Eric Schmidt speaks during a National Security Commission on Artificial Intelligence conference November 5, 2019, in Washington
Alex Wong | Getty Images
Former Google CEO Eric Schmidt is no longer serving as an advisor to the company, according to a Saturday report. Schmidt stopped serving as technical advisor in February, according to CNET, which cited an unnamed source.
Schmidt’s exit would reflect Google’s structural evolution in recent years. It established umbrella company Alphabet alongside Other Bets like Waymo in 2015. In December, co-founders Larry Page and Sergey Brin stepped down from their respective roles of CEO and president as Google chief Sundar Pichai became CEO of the larger Alphabet.
Schmidt is also part of Google’s history, having joined as CEO from Novell in 2001 and led the company through its Nasdaq debut in 2004. In 2011, Page replaced him as Google CEO, but he stayed on the board and took on the title of executive chairman of the board.
A Google representative did not immediately respond to CNBC’s requests for comment.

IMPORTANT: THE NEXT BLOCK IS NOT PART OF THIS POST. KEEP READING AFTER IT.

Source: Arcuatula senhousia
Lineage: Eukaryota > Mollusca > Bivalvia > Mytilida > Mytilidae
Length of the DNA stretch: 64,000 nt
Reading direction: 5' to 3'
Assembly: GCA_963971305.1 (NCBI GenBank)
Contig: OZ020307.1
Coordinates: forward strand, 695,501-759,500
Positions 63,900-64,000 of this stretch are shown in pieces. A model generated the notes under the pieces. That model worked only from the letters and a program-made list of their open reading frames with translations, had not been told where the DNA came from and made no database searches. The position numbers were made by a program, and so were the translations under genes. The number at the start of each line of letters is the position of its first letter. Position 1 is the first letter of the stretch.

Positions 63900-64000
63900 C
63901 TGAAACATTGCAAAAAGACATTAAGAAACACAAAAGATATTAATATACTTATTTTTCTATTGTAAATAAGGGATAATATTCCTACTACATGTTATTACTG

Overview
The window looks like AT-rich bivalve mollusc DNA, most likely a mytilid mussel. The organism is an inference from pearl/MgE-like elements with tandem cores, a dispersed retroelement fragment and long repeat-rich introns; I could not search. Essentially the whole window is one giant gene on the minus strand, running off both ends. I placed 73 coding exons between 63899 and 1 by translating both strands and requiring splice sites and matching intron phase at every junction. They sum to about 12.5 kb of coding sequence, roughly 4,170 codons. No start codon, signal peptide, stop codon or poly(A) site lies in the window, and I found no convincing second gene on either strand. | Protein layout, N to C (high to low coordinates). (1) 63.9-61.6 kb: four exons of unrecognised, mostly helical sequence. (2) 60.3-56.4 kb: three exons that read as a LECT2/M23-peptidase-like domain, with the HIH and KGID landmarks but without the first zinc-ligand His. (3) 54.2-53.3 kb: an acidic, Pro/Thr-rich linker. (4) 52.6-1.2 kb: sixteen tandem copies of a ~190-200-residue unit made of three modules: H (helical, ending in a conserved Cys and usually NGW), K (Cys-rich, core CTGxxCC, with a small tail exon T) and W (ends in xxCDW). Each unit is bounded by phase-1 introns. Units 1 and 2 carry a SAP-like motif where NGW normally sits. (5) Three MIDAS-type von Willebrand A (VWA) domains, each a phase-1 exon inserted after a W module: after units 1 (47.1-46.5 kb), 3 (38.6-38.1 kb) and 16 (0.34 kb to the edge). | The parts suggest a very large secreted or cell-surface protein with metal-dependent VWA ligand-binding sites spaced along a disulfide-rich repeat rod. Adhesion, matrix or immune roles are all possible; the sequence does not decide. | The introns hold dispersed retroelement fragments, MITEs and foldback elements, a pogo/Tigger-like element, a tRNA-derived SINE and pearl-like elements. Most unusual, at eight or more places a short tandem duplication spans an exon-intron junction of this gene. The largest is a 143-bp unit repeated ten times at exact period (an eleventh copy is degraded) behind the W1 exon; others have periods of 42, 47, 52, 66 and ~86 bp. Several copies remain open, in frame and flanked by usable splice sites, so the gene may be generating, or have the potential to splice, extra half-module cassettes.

In December 2017, Alphabet said in a statement that Schmidt would be leaving the Alphabet executive chairman post and serve as an advisor focusing on science and technology issues.
“Larry, Sergey, Sundar and I all believe that the time is right in Alphabet’s evolution for this transition. The Alphabet structure is working well, and Google and the Other Bets are thriving,” Schmidt was quoted as saying at the time. He said he wanted to focus more on philanthropy, among other things. Since 2016 he has been chairman of the U.S. Defense Innovation Board.
On Wednesday, New York Gov. Andrew Cuomo, who has been spearheading his state’s coronavirus response, said in a tweet that Schmidt would become “chair of a blue-ribbon commission that will reimagine how our state can Build Back Better.”
Last year Schmidt did not seek reelection to the board as his latest term came to an end, but he kept his title as technology advisor. He owns 4.1 million shares of Alphabet Class C stock, according to FactSet.
Read CNET’s full report here.
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